We Don't Learn Our ABC's by Saying Them... We Sing!

 Music is universal.  Its origins are known in every culture, as there has yet to be discovered a culture that does not integrate music into their society (Worth, 1997).  Music containing lyrics is a powerful form of expression that dates back to ancient Sanskrit Dramas of India and the Greek Dramas of Classical Antiquity. Music offers us as a species an entire new vocabulary for self-expression. As Plato declared, “Music is moral law.  It gives the soul to the universe, wings to the mind, flight to the imagination, and charm and gaiety to life and to everything” (Paquette & Rieg, 2008).  

    In the field of psychology, music is known to evoke feelings, emotions, memories, and thoughts.  Millions of studies have been conducted on the power of music, however in recent years the topic of music has emerged in experiments regarding language acquisition. “Comparing language and music is a tradition inherited from Aristotle and Darwin” (Williamson, 2009). However, psychologists are just presently beginning to understand why music affects the way we learn, how music is processed in the brain, and the similarities and differences between these two universal forms of communication (Williamson, 2009). Such similarities between music and language are that they both involve the perception of sound, highly structured systems with syntax, discrete and measurable elements, belong to a hierarchically organization of sequences, acquire implicit knowledge and are interpreted through the lens of perception (Jentschke, Koelsch, Sallat, and Friederici, 2008).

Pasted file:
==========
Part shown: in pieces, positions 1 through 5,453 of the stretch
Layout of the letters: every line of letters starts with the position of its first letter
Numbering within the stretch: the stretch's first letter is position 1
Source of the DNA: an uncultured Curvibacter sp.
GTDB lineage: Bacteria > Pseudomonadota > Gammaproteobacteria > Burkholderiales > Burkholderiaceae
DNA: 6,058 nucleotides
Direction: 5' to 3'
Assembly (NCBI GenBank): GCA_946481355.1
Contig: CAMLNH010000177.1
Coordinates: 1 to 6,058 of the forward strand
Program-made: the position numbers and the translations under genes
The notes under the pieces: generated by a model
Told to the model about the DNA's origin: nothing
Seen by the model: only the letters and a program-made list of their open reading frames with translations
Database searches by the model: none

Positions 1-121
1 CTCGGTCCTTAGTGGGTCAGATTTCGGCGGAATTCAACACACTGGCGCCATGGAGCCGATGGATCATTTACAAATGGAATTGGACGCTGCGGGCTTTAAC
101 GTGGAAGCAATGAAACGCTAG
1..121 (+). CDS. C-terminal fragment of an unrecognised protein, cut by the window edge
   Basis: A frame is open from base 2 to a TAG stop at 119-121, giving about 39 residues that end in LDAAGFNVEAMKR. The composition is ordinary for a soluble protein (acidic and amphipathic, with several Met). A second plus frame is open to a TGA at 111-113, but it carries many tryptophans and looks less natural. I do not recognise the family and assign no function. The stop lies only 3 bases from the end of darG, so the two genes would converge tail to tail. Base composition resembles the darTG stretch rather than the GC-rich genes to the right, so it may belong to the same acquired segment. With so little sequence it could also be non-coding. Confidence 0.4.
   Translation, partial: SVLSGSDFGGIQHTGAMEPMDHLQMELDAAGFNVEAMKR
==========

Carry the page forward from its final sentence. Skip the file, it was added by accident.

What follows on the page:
Overlap in Neural Structural Processing

    A recent experiment, conducted by Fedorenko, Patel, Casasanto, Winawer, Gibson, found evidence to support the idea that language and music share an overlap in online processing and some aspects of structural integration; in addition, to successfully being the first to demonstrate an “interaction between linguistic and musical structural complexity for well-formed (grammatical) sentences” (2009).  This experiment gives credibility to Patel’s Shared Syntactic Integration Resource Hypothesis, which states that although the linguistic and musical knowledge systems may be independent; the system for online structural integration may be shared between music and language (Fedorenko, Patel, Casasanto, Winawer, & Gibson, 2009).